11th Circ. Revives Claim Over Inmate's Mail To Attorneys

By Aaron West | August 9, 2023, 9:44 PM EDT ·

The Eleventh Circuit on Tuesday kept alive a Florida inmate's constitutional claim against two county jail employees, saying the prisoner's argument that his legal mail shouldn't be scanned into a computer because others might read it shouldn't have been dismissed by the district court.

The court in its published opinion said that Rickey Christmas, who had sued the employees pro se in 2020 for violating his constitutional rights with its mail-scanning policy, among other claims, was right in arguing the district court shouldn't have dismissed his claim because his argument was "plausible on its face."

"Though Christmas does not know whether anyone other than he read his mail, he worried that the jail could and may have, since it had access to the computer into which he had scanned his mail," the court wrote. "Because that claim is plausible on its face, we hold that the district court erred in dismissing it."

Several other of Christmas' claims surrounding his access to outdoor recreation at the jail were rejected by the court.

In finding that the district court was wrong to dismiss his mail complaint, the Eleventh Circuit said that the jail's mail-scanning policy "sufficiently chills, inhibits, or interferes with" an inmate's ability to speak openly with his attorney and infringes his right to free speech, in contradiction of binding case law.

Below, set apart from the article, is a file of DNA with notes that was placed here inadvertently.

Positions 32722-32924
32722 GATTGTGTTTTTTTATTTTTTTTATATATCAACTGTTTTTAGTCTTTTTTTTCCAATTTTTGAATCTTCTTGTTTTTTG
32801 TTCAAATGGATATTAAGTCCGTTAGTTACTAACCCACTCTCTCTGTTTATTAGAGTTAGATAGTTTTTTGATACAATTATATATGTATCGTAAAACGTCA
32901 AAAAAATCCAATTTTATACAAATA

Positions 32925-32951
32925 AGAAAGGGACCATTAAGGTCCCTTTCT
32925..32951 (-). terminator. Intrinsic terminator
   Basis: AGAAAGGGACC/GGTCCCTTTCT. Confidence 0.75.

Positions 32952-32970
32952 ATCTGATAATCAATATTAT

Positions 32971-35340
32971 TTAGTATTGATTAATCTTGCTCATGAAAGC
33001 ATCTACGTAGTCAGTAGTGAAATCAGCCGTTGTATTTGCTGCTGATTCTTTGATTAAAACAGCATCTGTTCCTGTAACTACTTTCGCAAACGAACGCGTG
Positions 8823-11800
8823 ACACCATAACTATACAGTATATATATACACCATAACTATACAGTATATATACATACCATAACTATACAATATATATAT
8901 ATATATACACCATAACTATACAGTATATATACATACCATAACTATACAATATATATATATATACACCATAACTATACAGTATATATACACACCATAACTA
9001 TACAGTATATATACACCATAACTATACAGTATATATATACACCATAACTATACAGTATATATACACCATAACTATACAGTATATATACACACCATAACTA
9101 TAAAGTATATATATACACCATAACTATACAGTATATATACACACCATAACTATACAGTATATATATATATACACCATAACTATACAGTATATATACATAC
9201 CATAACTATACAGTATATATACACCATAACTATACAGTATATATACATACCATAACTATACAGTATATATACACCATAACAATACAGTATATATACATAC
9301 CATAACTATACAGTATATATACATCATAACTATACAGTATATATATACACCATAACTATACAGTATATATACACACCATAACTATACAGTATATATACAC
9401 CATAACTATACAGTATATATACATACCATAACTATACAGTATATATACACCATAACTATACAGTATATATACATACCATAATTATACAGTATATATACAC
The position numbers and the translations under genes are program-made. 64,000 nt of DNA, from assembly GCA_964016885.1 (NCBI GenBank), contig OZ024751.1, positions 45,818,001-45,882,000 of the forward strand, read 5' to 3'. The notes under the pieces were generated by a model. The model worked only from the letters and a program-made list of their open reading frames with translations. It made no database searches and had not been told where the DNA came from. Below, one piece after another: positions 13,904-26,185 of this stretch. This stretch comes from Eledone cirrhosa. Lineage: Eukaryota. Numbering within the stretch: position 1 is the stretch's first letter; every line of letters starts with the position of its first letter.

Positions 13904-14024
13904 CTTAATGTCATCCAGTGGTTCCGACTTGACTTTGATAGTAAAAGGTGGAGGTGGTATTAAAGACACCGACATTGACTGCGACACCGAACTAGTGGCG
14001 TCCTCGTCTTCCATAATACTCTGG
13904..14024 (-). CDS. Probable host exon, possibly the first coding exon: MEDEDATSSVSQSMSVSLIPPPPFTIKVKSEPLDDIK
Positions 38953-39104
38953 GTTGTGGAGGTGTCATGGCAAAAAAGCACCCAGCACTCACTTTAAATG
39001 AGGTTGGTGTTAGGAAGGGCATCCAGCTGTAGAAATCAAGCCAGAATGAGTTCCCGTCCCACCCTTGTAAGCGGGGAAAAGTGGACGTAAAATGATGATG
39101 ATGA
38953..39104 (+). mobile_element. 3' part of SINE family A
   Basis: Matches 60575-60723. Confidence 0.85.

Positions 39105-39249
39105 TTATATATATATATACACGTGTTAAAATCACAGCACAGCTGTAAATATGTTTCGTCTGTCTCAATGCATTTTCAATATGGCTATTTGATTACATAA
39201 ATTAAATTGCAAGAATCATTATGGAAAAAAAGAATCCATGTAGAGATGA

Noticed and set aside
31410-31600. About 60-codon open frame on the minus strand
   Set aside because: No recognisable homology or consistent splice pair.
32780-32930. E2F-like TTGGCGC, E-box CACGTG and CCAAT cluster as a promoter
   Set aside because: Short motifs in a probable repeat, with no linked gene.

The appeal stems from Christmas' complaint surrounding the jail's policy of copying his legal mail using a machine with a memory chip. Sometimes the jail would provide Christmas with only a copy of his legal mail. But other times, two jail employees Christmas sued in both their official and individual capacities uploaded the mail to a central database and Christmas viewed it on a computer.

Christmas alleged that his First Amendment rights were violated by the latter process, which meant that jail employees were able to read the contents of his mail — including discovery and anything his attorneys sent him. However, the district court dismissed his complaint in 2021 for failure to state a claim.

While it did affirm the U.S. District Court for the Middle District of Florida's dismissal of most of Christmas' claims Tuesday, the Eleventh Circuit said the mail-scanning claim was worth taking another look at.

"Although Christmas did not allege that [defendants] opened his mail outside of his presence, he did allege that they could access his legal mail outside of his presence in the future," the court wrote in its opinion, going on to explain the scanning technology and how the memory capabilities it had could plausibly allow for employees to read his mail. "That kind of technology stores a prisoner's mail and, at least on the allegations in Christmas' complaint, enables jail officials to access a prisoner's mail outside his presence."

U.S. Circuit Judges Robin S. Rosenbaum, Elizabeth L. Branch and Andrew L. Brasher sat on the panel for the Eleventh Circuit.

Christmas is represented by Jodi Avila and Adrienne Harreveld of Baker McKenzie.

The defendants are represented by Jonathan Trohn of Campbell Trohn Tamayo & Aranda PA.

The case is Rickey Lee Christmas v. Lieutenant J. Nabors and Sergeant Marsha Hill, case number 21-14230, in the U.S. Court of Appeals for the Eleventh Circuit.

--Editing by Daniel King.

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